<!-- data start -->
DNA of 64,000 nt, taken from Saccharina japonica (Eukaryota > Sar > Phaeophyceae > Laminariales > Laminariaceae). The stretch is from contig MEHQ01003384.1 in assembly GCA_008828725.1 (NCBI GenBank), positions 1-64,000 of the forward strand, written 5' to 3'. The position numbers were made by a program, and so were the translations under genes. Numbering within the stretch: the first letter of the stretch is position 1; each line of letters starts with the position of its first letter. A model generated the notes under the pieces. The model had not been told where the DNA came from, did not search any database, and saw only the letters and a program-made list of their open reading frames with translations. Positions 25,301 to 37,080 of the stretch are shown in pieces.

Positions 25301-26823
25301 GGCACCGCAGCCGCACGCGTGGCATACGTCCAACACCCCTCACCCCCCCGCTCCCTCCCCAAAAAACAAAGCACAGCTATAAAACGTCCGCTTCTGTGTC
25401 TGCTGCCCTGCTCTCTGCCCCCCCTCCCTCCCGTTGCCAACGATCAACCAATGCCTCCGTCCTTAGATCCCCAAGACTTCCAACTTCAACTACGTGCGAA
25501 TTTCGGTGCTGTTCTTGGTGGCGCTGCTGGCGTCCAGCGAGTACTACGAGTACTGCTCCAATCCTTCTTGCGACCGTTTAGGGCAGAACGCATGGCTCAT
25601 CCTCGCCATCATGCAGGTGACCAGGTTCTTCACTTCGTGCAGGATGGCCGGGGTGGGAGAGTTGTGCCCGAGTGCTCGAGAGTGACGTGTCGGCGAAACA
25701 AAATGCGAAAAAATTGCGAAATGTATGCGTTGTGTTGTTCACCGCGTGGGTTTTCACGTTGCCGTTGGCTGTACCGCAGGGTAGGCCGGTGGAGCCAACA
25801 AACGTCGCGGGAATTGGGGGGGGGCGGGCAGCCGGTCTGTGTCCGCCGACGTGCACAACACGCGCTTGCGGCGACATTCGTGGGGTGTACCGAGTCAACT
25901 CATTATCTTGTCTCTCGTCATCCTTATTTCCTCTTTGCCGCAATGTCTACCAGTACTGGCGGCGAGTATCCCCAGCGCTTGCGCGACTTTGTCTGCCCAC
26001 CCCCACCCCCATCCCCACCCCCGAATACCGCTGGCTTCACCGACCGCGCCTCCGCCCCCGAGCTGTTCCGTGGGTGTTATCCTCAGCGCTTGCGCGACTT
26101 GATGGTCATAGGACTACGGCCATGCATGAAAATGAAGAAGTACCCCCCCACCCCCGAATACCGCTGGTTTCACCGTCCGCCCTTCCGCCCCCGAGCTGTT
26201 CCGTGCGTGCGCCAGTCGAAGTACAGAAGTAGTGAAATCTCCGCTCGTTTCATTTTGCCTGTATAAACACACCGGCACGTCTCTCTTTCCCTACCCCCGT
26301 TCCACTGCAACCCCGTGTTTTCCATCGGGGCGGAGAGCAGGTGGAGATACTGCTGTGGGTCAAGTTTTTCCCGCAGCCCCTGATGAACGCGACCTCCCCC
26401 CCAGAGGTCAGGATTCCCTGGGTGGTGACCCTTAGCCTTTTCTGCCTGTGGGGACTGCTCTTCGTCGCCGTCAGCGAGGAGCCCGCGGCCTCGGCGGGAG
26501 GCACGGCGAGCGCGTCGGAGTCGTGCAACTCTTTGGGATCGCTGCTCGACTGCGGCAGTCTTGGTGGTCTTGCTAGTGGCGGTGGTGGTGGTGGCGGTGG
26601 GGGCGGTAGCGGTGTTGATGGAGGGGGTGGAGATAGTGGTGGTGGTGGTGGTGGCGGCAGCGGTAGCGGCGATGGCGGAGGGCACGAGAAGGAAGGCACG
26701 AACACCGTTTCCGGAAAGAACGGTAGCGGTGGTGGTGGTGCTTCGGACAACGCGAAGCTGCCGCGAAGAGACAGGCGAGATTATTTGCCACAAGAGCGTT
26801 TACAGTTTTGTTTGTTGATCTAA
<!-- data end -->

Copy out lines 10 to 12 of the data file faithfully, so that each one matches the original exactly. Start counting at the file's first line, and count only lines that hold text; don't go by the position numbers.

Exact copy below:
26001 CCCCACCCCCATCCCCACCCCCGAATACCGCTGGCTTCACCGACCGCGCCTCCGCCCCCGAGCTGTTCCGTGGGTGTTATCCTCAGCGCTTGCGCGACTT
26101 GATGGTCATAGGACTACGGCCATGCATGAAAATGAAGAAGTACCCCCCCACCCCCGAATACCGCTGGTTTCACCGTCCGCCCTTCCGCCCCCGAGCTGTT
26201 CCGTGCGTGCGCCAGTCGAAGTACAGAAGTAGTGAAATCTCCGCTCGTTTCATTTTGCCTGTATAAACACACCGGCACGTCTCTCTTTCCCTACCCCCGT